Radiation Therapy for Brain Tumors
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There are a several types of radiation therapy that can be used to treat cancer. These include:
External Beam Radiation Therapy
In external beam ]]>radiation therapy]]>, radiation is produced by a machine called a linear accelerator. Short bursts of x-rays are fired from the machine at your cancer. The radiation oncologist designs a plan to shape the radiation beam so that it treats the cancer and as little normal tissue as possible.
Radiation of a Tumor
Like ]]>chemotherapy]]>, the side effects from radiation result from injury to the normal tissues. There are many new ways that the radiation oncologist can customize your treatment to try and kill as much cancer, while sparing as much normal tissue as possible. The radiation oncologist will determine how many treatments (fractions) you will receive. They most often occur once a day, often with no treatments on the weekends. Treatments may go on for a number of consecutive weeks.
Radiation therapy can be given to treat cancer at its initial site or once it has spread. In some cases, once cancer has spread, radiation is no longer curative. However, the treatments can help resolve problems that the cancer may be causing, including pain and weakness.
Radiation is most often given in a fractionated (over a number of sessions) manner. However, in select scenarios single doses of focused radiation (stereotactic radiosurgery) may be of benefit. Re-irradiation of previously irradiated areas increases the risk of radiation necrosis (dying off of good brain tissue). Your radiation oncologist should carefully consider these risks when discussing treatment options with you.
“Brachy” means “short,” and brachytherapy uses radiation therapy at very short distances. When you receive external beam radiotherapy, the radiation comes out of a machine located about 40 inches above you. Brachytherapy, on the other hand, delivers radiation directly to the cancer via a radioactive implant from inside the body.
This treatment has been used with some success in the management of brain tumors. However, the tumor generally needs to be very small (an inch or less in diameter). Brachytherapy, though feasible in some circumstances, has never been shown to be superior to external beam radiotherapy in the management of brain tumors. This special type of treatment is used at many centers in the US. It often does not replace the role of fractionated external beam radiation in most brain tumors. Ask your radiation oncologist if it is appropriate for you.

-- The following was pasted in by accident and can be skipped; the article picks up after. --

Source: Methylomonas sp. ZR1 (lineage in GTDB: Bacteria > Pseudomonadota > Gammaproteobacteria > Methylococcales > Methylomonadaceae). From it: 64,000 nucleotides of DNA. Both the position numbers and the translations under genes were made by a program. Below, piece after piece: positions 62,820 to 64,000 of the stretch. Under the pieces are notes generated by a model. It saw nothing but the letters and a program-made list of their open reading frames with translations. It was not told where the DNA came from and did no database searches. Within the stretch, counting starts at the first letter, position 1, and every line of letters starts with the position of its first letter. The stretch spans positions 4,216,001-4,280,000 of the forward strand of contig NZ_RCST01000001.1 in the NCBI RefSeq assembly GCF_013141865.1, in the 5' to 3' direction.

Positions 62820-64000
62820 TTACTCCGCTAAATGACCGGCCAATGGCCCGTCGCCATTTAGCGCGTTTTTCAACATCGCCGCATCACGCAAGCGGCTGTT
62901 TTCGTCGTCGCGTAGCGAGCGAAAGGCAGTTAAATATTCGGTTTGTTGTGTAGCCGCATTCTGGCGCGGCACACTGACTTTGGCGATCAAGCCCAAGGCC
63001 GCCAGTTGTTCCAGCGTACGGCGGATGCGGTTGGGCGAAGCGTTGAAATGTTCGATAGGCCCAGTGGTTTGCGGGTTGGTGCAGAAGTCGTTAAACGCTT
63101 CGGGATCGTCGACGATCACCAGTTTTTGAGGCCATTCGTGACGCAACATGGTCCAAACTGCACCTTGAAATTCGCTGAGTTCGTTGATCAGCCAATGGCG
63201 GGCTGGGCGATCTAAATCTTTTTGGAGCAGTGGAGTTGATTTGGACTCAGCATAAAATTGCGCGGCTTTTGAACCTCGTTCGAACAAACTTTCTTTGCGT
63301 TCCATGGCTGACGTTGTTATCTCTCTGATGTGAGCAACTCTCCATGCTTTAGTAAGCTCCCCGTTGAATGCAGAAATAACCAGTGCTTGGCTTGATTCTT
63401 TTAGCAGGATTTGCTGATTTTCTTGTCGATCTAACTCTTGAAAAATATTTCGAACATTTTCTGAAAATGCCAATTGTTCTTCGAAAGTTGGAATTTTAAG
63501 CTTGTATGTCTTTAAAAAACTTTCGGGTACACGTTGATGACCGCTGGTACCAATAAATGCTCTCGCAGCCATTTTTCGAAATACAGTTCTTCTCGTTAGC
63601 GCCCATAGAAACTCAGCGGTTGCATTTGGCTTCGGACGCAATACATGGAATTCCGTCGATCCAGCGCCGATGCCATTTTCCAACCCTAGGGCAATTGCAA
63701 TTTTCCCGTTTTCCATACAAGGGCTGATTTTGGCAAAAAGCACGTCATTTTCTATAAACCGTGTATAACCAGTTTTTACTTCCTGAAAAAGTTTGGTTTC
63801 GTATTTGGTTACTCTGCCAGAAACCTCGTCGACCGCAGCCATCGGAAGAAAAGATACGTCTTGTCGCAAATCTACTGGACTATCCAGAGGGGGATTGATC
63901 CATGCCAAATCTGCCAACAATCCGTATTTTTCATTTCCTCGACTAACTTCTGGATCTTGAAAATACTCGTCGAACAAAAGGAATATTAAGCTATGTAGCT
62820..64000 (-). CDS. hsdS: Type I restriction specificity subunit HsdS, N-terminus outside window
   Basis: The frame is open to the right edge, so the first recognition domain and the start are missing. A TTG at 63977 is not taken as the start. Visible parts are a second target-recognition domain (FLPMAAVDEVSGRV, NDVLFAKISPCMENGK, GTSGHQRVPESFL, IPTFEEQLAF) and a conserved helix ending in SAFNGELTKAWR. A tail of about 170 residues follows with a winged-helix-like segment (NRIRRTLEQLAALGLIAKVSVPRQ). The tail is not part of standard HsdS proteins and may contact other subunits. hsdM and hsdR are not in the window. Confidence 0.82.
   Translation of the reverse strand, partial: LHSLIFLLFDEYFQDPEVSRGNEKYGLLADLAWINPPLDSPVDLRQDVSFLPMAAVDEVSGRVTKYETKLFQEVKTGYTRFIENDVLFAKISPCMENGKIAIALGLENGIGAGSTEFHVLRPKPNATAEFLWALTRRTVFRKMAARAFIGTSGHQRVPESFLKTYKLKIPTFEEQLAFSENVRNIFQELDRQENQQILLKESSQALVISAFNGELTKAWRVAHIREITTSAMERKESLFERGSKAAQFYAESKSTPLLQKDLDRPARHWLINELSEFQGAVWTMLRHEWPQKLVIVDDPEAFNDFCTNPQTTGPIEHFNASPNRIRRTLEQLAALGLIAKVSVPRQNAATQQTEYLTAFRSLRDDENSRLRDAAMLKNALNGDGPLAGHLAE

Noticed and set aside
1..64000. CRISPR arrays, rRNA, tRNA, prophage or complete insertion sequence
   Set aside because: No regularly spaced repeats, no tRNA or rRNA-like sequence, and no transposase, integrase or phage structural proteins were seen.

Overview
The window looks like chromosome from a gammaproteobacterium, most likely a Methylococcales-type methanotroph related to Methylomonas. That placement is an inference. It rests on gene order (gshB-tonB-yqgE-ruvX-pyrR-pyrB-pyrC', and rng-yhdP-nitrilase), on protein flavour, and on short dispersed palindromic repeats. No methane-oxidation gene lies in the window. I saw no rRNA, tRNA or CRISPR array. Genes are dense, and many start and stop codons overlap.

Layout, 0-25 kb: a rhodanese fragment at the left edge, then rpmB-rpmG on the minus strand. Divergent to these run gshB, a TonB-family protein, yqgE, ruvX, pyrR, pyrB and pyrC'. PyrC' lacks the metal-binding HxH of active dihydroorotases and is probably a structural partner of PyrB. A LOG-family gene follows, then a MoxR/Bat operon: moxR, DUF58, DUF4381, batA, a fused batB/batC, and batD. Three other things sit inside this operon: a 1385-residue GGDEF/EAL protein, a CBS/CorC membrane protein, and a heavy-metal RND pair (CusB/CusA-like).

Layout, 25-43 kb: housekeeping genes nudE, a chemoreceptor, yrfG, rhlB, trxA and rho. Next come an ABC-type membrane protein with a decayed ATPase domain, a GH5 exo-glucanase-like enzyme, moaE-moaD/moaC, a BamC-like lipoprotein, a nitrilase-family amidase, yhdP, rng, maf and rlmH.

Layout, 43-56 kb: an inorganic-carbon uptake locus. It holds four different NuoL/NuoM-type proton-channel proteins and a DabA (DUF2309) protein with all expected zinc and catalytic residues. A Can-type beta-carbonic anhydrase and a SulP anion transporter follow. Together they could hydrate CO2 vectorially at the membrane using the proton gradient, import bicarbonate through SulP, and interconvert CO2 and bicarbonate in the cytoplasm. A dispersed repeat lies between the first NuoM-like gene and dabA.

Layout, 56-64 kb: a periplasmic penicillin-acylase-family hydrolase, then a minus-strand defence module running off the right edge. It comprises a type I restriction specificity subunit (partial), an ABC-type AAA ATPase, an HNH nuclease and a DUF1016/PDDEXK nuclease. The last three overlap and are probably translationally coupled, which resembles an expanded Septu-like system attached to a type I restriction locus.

In some research and private treatment centers, stereotactic radiosurgery is available. This type of procedure is performed by various types of equipment, such as ]]>Gamma Knife]]>, Cyberknife, Trilogy, among others. This involves the delivery of very intense, carefully focused radiation to the tumor site. Typically, this procedure takes several hours. It is not available everywhere and is not appropriate for every type of tumor. It is most often appropriate for metastatic brain tumors. In some cases, the insurance company does not pay for the cost of stereotactic radiosurgery.
When to Contact Your Doctor
Call your doctor if you:
- Experience any change in mental abilities, coordination, or physical abilities (including vision or alertness)
- Develop any other side effects from the treatment
- Develop new or unusual symptoms
- Your skin is red, blistered, or swollen
American Lung Association website. Available at: http://www.lungusa.org/site/pp.asp?c=dvLUK9O0E&b=22542.
Brain tumor home page. National Cancer Institute website. Available at: http://www.cancer.gov/. Accessed April 4, 2009.
Detailed guide: brain/CNS tumors in adults. American Cancer Society website. Available at: http://www.cancer.org/docroot/CRI/CRI_2_3x.asp?dt=3. Accessed April 4, 2009.
Last reviewed February 2009 by ]]> Rimas Lukas, MD]]>
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